Philippines COVID-19 cases hit 90,000, surpassing China
Based on the DOH’s Case Bulletin for COVID-19, there were 93,354 cases documented as of July 31, while a situationer report of the WHO showed that China had 87,245 cases as of July 30.?
AFP/Prakash Mathema

Philippines COVID-19 cases hit 90,000, surpassing China

Sheila Crisostomo (The Philippine Star) - August 1, 2020 - 12:00am

MANILA, Philippines — The Philippines has overtaken China in the number of confirmed COVID-19 cases, data from the Department of Health (DOH) and World Health Organization (WHO) showed yesterday.

Based on the DOH’s Case Bulletin for COVID-19, there were 93,354 cases documented as of July 31, while a situationer report of the WHO showed that China had 87,245 cases as of July 30.

The DOH also posted yesterday a one-day record high of new cases at 4,063, bringing the total to 93,354. According to the DOH, total deaths rose to 2,023 due to 40 new fatalities recorded, while recoveries increased to 65,178 as 165 additional patients survived the virus.

In the WHO report, China and the Philippines topped 13 other countries in Western Pacific region in terms of having the most number of COVID-19 which was first detected in Wuhan City in China’s Hubei province late last year.
WHO data, however, shows that only the Philippines is having “community transmission” of the virus. The others are having either clustering or sporadic cases of COVID-19.
In third place is Singapore with 51,531 cases, followed by Japan with 33,049; Australia with 15,582, South Korea with 14,269 and Malaysia with 8,956 cases. In 8th place is New Zealand with 1,210 cases, Vietnam with 459, Mongolia with 291, Cambodia with 226, Brunei Darussalam with 141, Papua New Guinea with 63, Fiji with 27 and Lao People’s Democratic Republic with 20 cases.

Senators slammed yesterday officials of the DOH for providing inaccurate and misleading data on the coronavirus cases in the country as the lawmakers raised concerns that it could have life-threatening repercussions on Filipinos.

The lawmakers made the pronouncements as the DOH released figures on COVID-19 cases on Thursday that showed a huge jump in the number of recoveries – 38,075 – in one day, which the department attributed to enhanced data reconciliation efforts with local government units through Oplan Recovery.

The senators also questioned the DOH’s decision to classify confirmed cases as recovered if the patient has not exhibited symptoms after 14 days without having to undergo a confirmatory swab test.

“A government which can’t handle the truth can cause mass casualties,” Senate President Pro Tempore Ralph Recto said in a statement.

“How many times have we been told that people died because one patient lied? The same honesty is demanded of government because one that can’t handle the truth can cause mass casualties,” he said.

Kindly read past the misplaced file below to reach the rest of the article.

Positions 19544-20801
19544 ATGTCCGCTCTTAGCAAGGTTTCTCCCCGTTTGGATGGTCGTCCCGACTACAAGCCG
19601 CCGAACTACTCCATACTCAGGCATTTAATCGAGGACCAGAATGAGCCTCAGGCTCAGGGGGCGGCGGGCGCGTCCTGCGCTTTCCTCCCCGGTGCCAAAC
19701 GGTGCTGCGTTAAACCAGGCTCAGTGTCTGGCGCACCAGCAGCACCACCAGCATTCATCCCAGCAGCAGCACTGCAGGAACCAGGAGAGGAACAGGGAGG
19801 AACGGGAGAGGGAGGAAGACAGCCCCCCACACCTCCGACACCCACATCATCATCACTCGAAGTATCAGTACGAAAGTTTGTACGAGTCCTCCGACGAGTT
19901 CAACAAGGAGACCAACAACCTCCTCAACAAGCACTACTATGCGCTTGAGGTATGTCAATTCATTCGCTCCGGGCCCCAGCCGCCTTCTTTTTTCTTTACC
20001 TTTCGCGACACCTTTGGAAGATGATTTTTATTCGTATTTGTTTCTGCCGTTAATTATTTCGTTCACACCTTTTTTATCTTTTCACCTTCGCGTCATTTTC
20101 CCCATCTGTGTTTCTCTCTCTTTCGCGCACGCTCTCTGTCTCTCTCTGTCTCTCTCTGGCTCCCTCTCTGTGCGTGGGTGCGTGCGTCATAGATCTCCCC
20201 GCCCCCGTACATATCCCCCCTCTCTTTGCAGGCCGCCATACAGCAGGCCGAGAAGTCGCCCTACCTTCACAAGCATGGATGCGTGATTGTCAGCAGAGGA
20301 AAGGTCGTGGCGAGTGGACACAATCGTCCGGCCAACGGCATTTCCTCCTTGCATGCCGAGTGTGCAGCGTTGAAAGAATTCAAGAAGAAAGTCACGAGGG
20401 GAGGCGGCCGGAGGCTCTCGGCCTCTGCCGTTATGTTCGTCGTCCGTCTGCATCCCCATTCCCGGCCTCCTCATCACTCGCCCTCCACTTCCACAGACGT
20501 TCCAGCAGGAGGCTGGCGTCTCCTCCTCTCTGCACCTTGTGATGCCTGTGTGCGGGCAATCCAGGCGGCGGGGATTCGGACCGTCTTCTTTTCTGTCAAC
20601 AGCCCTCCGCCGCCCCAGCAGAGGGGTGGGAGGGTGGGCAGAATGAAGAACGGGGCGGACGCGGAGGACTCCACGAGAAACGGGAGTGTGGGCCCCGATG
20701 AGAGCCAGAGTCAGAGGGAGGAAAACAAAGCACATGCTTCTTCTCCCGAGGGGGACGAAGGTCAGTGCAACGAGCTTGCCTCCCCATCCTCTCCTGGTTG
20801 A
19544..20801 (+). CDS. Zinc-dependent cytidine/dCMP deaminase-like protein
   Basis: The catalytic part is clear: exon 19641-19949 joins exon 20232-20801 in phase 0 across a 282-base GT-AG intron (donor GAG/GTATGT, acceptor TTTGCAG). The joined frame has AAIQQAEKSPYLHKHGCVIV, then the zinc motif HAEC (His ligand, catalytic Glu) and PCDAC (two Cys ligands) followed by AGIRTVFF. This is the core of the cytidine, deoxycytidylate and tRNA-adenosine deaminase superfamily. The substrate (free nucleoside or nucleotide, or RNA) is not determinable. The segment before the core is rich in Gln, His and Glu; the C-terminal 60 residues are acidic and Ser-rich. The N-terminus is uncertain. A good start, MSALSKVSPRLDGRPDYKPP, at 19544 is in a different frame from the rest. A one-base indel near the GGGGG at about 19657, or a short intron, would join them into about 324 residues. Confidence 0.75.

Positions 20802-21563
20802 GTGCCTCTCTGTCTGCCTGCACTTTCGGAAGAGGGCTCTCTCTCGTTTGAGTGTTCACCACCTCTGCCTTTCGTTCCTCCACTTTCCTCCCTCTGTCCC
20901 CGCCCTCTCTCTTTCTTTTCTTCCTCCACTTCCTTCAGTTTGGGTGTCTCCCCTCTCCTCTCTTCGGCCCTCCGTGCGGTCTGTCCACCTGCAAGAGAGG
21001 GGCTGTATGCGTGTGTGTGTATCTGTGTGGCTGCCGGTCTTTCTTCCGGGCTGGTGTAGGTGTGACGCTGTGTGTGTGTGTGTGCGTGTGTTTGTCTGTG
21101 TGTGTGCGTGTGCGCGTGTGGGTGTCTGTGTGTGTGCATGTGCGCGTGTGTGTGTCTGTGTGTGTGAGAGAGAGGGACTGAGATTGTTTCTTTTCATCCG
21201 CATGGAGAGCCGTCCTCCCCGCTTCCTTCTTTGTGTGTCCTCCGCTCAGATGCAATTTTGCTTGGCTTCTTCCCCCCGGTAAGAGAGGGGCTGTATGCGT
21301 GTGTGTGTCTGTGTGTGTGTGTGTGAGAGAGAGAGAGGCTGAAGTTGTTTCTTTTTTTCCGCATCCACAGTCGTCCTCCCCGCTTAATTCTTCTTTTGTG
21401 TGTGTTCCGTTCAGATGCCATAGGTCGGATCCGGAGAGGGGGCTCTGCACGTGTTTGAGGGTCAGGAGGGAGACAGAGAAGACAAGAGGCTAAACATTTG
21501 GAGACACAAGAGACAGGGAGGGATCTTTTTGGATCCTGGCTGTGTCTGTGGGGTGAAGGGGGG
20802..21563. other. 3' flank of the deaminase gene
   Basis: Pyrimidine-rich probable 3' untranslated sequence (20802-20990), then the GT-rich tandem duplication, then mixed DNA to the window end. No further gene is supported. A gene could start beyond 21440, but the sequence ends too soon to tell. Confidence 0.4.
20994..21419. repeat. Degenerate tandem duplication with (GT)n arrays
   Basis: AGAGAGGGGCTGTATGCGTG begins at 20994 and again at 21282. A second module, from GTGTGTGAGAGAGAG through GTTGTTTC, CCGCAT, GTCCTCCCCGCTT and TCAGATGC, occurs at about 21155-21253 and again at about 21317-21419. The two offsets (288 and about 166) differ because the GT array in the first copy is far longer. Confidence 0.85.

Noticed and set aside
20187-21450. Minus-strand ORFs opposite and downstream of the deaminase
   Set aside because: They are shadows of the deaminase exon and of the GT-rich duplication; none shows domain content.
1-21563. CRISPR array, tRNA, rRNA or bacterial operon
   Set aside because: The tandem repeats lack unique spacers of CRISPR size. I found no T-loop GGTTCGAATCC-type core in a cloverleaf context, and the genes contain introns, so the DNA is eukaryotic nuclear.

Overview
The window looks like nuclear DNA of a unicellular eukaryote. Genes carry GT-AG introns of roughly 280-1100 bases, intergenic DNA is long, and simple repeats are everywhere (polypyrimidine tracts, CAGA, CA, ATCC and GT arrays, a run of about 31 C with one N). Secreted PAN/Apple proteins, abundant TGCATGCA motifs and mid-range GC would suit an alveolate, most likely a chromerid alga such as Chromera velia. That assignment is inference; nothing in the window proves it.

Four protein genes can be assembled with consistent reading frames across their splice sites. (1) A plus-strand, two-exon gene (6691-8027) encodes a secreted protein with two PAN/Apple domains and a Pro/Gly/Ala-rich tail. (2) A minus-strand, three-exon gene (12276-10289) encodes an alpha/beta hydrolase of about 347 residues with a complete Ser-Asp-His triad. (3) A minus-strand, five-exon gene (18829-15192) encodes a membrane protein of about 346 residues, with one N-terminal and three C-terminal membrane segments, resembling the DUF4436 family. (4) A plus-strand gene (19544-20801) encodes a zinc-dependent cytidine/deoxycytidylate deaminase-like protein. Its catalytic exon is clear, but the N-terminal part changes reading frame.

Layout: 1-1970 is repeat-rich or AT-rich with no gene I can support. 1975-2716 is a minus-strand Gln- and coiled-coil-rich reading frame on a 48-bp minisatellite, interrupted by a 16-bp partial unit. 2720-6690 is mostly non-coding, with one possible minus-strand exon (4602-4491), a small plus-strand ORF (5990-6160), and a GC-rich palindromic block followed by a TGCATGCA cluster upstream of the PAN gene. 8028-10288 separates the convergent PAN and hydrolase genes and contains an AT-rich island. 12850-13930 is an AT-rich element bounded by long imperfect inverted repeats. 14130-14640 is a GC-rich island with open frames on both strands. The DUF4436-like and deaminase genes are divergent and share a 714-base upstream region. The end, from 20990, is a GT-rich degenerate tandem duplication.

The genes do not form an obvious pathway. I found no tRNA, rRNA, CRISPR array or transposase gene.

He stressed truth is as important as testing, tracing and treatment in fighting the pandemic.

“Reality cannot be altered by changing the formula just to arrive at a certain conclusion,” Recto said.

He asked the DOH to provide a better explanation of the methodology it uses to come up with the figures, including a breakdown of cases per town, to give the public and policymakers “a high-resolution picture.”

Sen. Joel Villanueva warned the DOH that such classification as well as changing data formats showed that there is a problem with data interpretation and, worse, “it’s giving people a false sense of security.”

“Instead of mass testing, we have mass recovery,” Villanueva lamented.

Doctored data

Sen. Francis Pangilinan admonished the DOH to be transparent in reporting COVID-19 cases in the country and refrain from “doctoring” or “massaging” data to make it appear that the government is making headway in battling the pandemic.

“Is there a miracle? Is there magic? Doctors are supposed to heal patients, not doctor numbers and information,” Pangilinan said in Filipino.

He said the DOH’s new data “interpretation” might be dangerous as it gives the patients a false sense of security that they are already well without going through swab tests.

Pangilinan raised questions over the DOH’s new data reporting, asking how could it be certain that mild and asymptomatic cases are virus-free after 14 days, and whether or not doctors are now authorized to issue health clearance certificates to asymptomatic persons.

Sen. Risa Hontiveros said the new data set was suspicious and confusing even as she stressed that clear communication is what will earn the people’s trust.

“Data is vital. We cannot properly respond (to the pandemic) if we don’t have a complete picture,” Hontiveros said.

Sen. Sherwin Gatchalian suggested the DOH as well as the Inter-Agency Task Force on Emerging Infectious Diseases should automate their data collection and presentation.

“Because as we speak right now, data gathering inputting is still manual. They gather data by physical presence and they send the data by email. If they can do that online or in the cloud, that will be much more accurate and much faster. There’s a lot of things that need to be improved in terms of data gathering and data processing,” Gatchalian told ANC.

He also pressed for confirmatory tests for all those who are believed to have recovered from COVID-19.

He also called on the government to seriously consider the construction of field hospitals to augment and increase the capacity of hospitals accommodating COVID patients.

“Most hospitals now have reached full capacity of their COVID-19 dedicated beds. We cannot just sit back and remain idle while cases continue to spread throughout the country,” Gatchalian said. — Paolo Romero

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